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United States Mints
 
When the U.S. Congress created a unique U.S. coinage in 1792, it also established
the United States Mint to strike the coins.  The original U.S. Mint was built in Philadelphia, which was the national capital.  There were only 14 states when the
Mint was authorized, and all states were concentrated on the east coast.  As a
result, there was little thought given to the need for additional Mints as the nation expanded south and west.  Prior to 1980, coins from Philadelphia did not have
a Mint mark;  since 1980, coins other than the Penny have the “P” Mint mark. 
 
 
Distribution of coinage was often a problem in the late 1700’s and early 1800’s. 
Coins circulated widely in large cities such as Philadelphia, New York, and
Boston, but coins were often in short supply in smaller towns and rural areas. 
In 1838, Congress decided to expand the range of the U.S. Mint by authorizing
three branches in the south.  The decision was hastened by the discovery of gold
in Dahlonega, Georgia, that spurred America’s first “gold rush.”  Rather than
transport the gold back to Philadelphia, a branch of the U.S. Mint was built in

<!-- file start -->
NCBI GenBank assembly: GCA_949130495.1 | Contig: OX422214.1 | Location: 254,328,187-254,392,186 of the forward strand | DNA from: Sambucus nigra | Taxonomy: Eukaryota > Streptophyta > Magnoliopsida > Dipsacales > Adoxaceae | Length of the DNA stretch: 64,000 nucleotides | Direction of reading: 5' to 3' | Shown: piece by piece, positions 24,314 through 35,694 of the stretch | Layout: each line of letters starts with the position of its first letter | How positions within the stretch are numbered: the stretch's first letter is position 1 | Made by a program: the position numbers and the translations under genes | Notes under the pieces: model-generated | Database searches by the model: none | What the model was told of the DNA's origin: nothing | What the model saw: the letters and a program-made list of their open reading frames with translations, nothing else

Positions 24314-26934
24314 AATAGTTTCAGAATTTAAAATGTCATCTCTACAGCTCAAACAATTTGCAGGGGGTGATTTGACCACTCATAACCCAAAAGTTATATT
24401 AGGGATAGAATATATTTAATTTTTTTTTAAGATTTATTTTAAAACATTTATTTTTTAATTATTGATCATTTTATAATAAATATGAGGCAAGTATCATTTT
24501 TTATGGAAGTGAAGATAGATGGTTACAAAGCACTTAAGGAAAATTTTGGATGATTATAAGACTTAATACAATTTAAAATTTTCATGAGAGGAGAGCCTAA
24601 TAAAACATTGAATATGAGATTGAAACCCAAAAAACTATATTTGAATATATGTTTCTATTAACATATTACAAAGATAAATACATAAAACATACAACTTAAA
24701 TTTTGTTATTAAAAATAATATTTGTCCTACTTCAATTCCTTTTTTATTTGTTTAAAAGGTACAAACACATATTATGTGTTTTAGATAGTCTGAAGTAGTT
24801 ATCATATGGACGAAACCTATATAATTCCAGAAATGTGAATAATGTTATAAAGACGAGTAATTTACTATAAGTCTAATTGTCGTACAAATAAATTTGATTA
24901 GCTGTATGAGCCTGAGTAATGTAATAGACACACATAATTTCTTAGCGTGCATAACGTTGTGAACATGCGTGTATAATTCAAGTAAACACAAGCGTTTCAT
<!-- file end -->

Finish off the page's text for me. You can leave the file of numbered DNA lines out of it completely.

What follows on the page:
Dahlonega to turn the gold into gold coins.  Mints were also opened in New
Orleans and Charlotte, North Carolina.  To distinguish coins struck at the branch
Mints from those struck in Philadelphia, the “D” Mint mark was added to coins
from Dahlonega, “C” to coins from Charlotte, and “O” to coins from New Orleans.  All three branch Mints closed in 1861 at the start of the Civil War, although
New Orleans opened again from 1879 to 1909.
 
 
A similar situation took place in California after the “gold rush” in 1849.  The
U.S. Mint opened the San Francisco Mint in 1854 so that it would not need to t
ransport gold back to Philadelphia.  The San Francisco Mint has been in operation
since 1854, although today it strikes only Proof coins.  Coins struck in San Francisco have the “S” Mint mark.  Following the discovery of the Comstock Lode in Nevada,
the U.S. Mint opened another branch in Carson City, Nevada.  The Comstock
Lode was the largest silver strike in U.S. history, and it provided the silver for U.S. coinage for many decades.  The Carson City Mint opened in 1870 with the intent
of having it strike large quantities of silver coins.  Ironically, it struck very few
silver coins and it closed in 1893 when the Comstock Lode ran out of silver. 
Coins struck in Carson City have the “CC” Mint mark.
 
 
The final two branches of the U.S. Mint were opened in the 20th century.  The
U.S. Mint in Denver opened in 1906 to help with the distribution of coins in the
rapidly-growing west.  It uses the “D” Mint mark.  The West Point Assay Office in
New York struck a few coins on an emergency basis in the 1970’s and 1980’s,
although no Mint mark was used on these coins.  The facility was officially
designated a branch of the U.S. Mint in 1988, although the West Point Mint now
produces only bullion and commemorative coins.  All coins struck at the
West Point Mint bear the “W” Mint mark.